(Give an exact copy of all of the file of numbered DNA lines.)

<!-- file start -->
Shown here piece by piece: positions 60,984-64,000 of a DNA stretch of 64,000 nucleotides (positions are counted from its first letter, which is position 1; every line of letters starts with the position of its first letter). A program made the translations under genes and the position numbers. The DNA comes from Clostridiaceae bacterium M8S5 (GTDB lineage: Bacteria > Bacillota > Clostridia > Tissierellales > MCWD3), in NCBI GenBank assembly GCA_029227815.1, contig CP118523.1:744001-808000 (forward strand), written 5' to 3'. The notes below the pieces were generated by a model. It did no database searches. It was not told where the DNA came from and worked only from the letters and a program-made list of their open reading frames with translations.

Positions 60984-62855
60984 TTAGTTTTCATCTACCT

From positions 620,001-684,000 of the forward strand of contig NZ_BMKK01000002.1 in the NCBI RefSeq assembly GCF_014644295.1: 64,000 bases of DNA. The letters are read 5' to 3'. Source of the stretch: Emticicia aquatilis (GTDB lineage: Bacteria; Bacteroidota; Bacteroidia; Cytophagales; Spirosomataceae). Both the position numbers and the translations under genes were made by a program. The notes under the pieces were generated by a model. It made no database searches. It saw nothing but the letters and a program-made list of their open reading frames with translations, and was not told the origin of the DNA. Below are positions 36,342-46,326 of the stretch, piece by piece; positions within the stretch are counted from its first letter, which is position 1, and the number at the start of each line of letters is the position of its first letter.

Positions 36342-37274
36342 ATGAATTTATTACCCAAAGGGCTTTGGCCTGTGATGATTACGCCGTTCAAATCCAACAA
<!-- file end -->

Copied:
Shown here piece by piece: positions 60,984-64,000 of a DNA stretch of 64,000 nucleotides (positions are counted from its first letter, which is position 1; every line of letters starts with the position of its first letter). A program made the translations under genes and the position numbers. The DNA comes from Clostridiaceae bacterium M8S5 (GTDB lineage: Bacteria > Bacillota > Clostridia > Tissierellales > MCWD3), in NCBI GenBank assembly GCA_029227815.1, contig CP118523.1:744001-808000 (forward strand), written 5' to 3'. The notes below the pieces were generated by a model. It did no database searches. It was not told where the DNA came from and worked only from the letters and a program-made list of their open reading frames with translations.

Positions 60984-62855
60984 TTAGTTTTCATCTACCT

From positions 620,001-684,000 of the forward strand of contig NZ_BMKK01000002.1 in the NCBI RefSeq assembly GCF_014644295.1: 64,000 bases of DNA. The letters are read 5' to 3'. Source of the stretch: Emticicia aquatilis (GTDB lineage: Bacteria; Bacteroidota; Bacteroidia; Cytophagales; Spirosomataceae). Both the position numbers and the translations under genes were made by a program. The notes under the pieces were generated by a model. It made no database searches. It saw nothing but the letters and a program-made list of their open reading frames with translations, and was not told the origin of the DNA. Below are positions 36,342-46,326 of the stretch, piece by piece; positions within the stretch are counted from its first letter, which is position 1, and the number at the start of each line of letters is the position of its first letter.

Positions 36342-37274
36342 ATGAATTTATTACCCAAAGGGCTTTGGCCTGTGATGATTACGCCGTTCAAATCCAACAA